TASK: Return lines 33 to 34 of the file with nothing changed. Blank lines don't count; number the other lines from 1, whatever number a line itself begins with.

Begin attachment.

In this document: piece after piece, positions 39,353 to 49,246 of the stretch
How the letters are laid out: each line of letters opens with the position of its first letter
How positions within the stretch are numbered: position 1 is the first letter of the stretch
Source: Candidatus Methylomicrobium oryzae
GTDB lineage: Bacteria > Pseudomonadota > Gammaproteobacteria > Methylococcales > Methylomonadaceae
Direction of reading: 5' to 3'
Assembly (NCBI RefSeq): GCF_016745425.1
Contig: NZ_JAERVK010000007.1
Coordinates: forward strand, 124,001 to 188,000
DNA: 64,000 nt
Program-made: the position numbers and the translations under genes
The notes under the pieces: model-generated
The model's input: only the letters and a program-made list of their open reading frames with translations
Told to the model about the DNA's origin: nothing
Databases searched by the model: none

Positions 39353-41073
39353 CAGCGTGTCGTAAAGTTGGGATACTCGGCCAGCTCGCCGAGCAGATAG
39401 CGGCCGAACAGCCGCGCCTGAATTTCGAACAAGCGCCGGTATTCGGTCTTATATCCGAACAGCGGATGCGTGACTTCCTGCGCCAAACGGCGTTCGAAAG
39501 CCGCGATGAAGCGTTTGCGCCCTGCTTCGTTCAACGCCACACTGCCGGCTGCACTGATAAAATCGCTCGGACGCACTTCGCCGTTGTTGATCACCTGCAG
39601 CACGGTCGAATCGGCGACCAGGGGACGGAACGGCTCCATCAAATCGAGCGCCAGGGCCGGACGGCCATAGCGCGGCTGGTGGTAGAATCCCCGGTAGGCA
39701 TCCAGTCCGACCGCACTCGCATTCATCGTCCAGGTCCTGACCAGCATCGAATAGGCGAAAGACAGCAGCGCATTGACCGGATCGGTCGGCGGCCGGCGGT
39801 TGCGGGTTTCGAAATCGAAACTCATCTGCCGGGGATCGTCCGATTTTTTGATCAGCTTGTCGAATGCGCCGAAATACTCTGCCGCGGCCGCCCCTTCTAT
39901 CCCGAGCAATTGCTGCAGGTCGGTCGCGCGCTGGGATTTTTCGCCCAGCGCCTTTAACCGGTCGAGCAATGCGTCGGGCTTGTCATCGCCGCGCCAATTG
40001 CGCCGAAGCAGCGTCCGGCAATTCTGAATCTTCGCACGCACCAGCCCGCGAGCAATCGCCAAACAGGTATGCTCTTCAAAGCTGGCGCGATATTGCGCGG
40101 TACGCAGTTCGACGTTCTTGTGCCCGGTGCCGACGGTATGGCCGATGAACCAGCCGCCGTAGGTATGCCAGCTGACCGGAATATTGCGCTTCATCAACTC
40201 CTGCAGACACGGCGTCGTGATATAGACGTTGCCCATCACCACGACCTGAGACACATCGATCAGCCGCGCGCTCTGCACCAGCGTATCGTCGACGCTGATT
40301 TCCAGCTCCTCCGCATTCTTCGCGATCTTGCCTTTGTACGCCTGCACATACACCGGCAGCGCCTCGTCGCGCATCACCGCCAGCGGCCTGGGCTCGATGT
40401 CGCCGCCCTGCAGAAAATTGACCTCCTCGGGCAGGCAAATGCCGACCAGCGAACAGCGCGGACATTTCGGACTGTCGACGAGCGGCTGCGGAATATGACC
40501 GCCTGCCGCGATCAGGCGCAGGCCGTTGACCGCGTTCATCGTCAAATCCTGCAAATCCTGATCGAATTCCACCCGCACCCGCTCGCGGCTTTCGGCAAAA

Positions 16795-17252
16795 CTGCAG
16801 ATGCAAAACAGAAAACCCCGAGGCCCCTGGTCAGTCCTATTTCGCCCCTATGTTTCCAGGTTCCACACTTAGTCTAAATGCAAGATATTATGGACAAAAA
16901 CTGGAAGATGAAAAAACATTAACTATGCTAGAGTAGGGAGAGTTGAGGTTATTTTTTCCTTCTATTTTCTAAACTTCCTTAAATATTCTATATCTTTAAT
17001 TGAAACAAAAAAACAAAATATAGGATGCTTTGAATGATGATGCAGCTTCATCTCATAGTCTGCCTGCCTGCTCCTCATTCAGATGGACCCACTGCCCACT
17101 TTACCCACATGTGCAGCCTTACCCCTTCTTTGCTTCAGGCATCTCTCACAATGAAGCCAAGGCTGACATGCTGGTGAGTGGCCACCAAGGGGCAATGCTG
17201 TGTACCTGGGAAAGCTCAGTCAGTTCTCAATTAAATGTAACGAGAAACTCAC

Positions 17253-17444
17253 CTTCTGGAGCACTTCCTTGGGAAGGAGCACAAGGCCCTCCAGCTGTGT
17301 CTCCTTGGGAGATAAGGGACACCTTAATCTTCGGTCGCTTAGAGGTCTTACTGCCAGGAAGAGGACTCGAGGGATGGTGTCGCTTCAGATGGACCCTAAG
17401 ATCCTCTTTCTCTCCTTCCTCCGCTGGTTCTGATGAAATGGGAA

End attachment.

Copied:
16901 CTGGAAGATGAAAAAACATTAACTATGCTAGAGTAGGGAGAGTTGAGGTTATTTTTTCCTTCTATTTTCTAAACTTCCTTAAATATTCTATATCTTTAAT
17001 TGAAACAAAAAAACAAAATATAGGATGCTTTGAATGATGATGCAGCTTCATCTCATAGTCTGCCTGCCTGCTCCTCATTCAGATGGACCCACTGCCCACT